Russian Forces Begin New Drills as Pentagon Calls For Clarity Over Troop Movements Near Ukraine

By Dimitri Simes | April 7, 2021 | 8:30pm EDT
Russian President Vladimir Putin and Defence Minister Sergei Shoigu. (Photo by Mikhail Svetlov/Getty Images)
Russian President Vladimir Putin and Defence Minister Sergei Shoigu. (Photo by Mikhail Svetlov/Getty Images)

Moscow (CNSNews.com) – Russia has launched a new round of large-scale military exercises amid renewed fighting in eastern Ukraine and reports of a military buildup near the Ukrainian border.

On Tuesday, the Pentagon called on Moscow “to make their intentions more clear as to what they’re doing with this array of forces along the border.” Earlier, the U.S. European Command raised its watch level for Ukraine to potential imminent crisis, its highest level of alert.

Russian Defense Minister Sergei Shoigu said Tuesday armed forces would conduct more than 4,000 exercises in April aimed at testing their “combat readiness.” He added that the drills would take place across Russia and involve all branches of the forces.

News of the new exercises comes at a time of growing tensions between Russia and Ukraine. Military exercises and troop movements near Ukraine’s borders in recent weeks have elicited protests from Kyiv and Washington.

Beginning March 11, Russia’s western military district kicked off exercises in six regions, four of which border Ukraine, involving 3,000 troops. On March 16, more than 2,000 Russian paratroopers were redeployed to Russian-occupied Crimea for drills rehearsing defending the peninsula from an amphibious attack.

Last week, Russia’s southern military district, which includes Crimea and several Russian regions bordering the Black Sea, announced that 15,000 of its troops would practice countering enemy drones with electronic warfare and air-defense systems. Drones have become a key part of Ukraine’s military modernization drive, and it’s expected Kyiv will rely heavily on them in any future campaign to retake separatist-held regions in eastern Ukraine.

Ruslan Khomchak, chief of staff of the Ukrainian armed forces, has accused Russia of deploying 28 battalions to the area bordering its Donbass region, which would amount to 20-25,000 troops. In contrast, an unnamed U.S. intelligence official told the New York Times there were roughly 4,000 Russian troops near the border.

Dismissing the concerns, Kremlin spokesman Dmitry Peskov denied allegations that Moscow was preparing for further military intervention in Ukraine.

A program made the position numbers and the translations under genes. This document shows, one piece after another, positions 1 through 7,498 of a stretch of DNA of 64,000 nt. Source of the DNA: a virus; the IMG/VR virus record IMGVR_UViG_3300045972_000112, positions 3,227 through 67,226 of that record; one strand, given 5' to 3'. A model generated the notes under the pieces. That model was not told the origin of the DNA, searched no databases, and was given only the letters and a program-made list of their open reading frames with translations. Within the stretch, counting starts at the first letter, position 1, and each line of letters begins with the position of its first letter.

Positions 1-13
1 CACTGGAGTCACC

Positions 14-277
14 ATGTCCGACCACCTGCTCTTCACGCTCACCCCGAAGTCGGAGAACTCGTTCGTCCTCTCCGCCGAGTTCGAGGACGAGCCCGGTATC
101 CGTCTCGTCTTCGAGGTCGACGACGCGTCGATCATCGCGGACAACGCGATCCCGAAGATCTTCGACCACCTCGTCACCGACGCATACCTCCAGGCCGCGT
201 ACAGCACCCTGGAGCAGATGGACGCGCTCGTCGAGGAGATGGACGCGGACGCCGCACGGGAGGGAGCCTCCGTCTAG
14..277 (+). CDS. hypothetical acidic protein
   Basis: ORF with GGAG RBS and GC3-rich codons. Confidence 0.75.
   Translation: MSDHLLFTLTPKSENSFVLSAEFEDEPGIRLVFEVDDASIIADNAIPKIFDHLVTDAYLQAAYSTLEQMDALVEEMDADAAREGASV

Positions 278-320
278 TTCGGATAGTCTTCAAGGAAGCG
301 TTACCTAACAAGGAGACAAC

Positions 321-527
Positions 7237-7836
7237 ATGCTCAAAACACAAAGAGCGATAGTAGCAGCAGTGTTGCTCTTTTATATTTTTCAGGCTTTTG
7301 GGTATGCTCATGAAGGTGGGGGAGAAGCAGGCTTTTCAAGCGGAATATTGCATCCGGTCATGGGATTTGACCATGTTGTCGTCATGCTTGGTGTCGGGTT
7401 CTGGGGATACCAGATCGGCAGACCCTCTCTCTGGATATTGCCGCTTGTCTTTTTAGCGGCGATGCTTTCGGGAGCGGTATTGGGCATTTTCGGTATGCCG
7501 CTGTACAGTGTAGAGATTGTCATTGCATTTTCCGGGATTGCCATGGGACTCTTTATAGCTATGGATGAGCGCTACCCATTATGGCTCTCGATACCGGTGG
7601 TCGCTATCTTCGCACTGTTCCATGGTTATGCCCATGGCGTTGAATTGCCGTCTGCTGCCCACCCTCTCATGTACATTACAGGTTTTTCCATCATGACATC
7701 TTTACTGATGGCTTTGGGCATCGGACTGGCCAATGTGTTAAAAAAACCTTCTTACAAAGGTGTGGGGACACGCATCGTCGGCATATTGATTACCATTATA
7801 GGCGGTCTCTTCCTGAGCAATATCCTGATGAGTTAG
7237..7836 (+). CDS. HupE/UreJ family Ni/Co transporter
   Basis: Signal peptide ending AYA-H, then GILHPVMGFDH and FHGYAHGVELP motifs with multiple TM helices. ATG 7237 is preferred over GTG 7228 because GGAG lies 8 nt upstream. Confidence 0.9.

“The Russian army is moving on Russian territory in the directions it considers necessary, as it sees fit to ensure the lasting security of our country,” he told reporters on Monday. “This shouldn’t cause the slightest concern to anyone.”

“We are not hatching such plans [to attack Ukraine],” Russian security council secretary Nikolai Patrushev told the Kommersant newspaper on Wednesday. “But we are closely monitoring the situation. Based on its development, specific measures will be taken.”

Ukraine and Russia have had a highly contentious relationship since 2014, when a pro-Western revolution in Ukraine ousted the country’s pro-Moscow President Viktor Yanukovych. Shortly thereafter, Russia annexed the Crimean peninsula after a referendum rejected by much of the international community, and began supporting a pro-Russian uprising in Ukraine’s eastern Donbass region. According to the United Nations, the war in eastern Ukraine has claimed more than 13,000 lives and displaced more than 1.4 million people.

The conflict has largely remained frozen since a 2015 ceasefire agreement, although the two sides periodically exchange gunfire and artillery salvos. Last July, Kyiv and the separatists concluded a “complete and all-encompassing ceasefire” deal which international organizations report has proven more successful than previous attempts to reduce the violence.

In recent months, however, both sides have accused the other of repeated violations. Organization for Security and Co-operation in Europe’s monitors recorded 1,550 ceasefire violations in eastern Ukraine between April 2-5 alone.

On March 26, the Ukrainian military reported that four of its soldiers were killed in a shelling by separatists near the frontline. The Russian-backed forces meanwhile have blamed Ukraine for a drone strike that reportedly killed a five-year old boy.

On April 1, one of the two separatist republics in the Donbass region announced that it would hold its first ever military draft in response to the violence.

Some Russian experts argue that the goal of Moscow’s recent exercises is to deter Kyiv from taking further action against the separatists.

Andrey Kortunov, director general of the Russian International Affairs Council, a think-tank affiliated with the foreign ministry, told the newspaper Vedomosti that Russia’s leadership was concerned that Ukraine was contemplating a new offensive “in order to significantly change the situation in its favor.”

He said Moscow’s view was informed by reports from separatist leaders, and by a belief that Kyiv might be feeling emboldened by support from the Biden administration and by Azerbaijan’s recent successful war to retake Nagorno-Karabakh from Armenia.

“In the situation around the Donbass, not going forward means falling back,” he said. “Lack of development leads to increased tension and political risks.”

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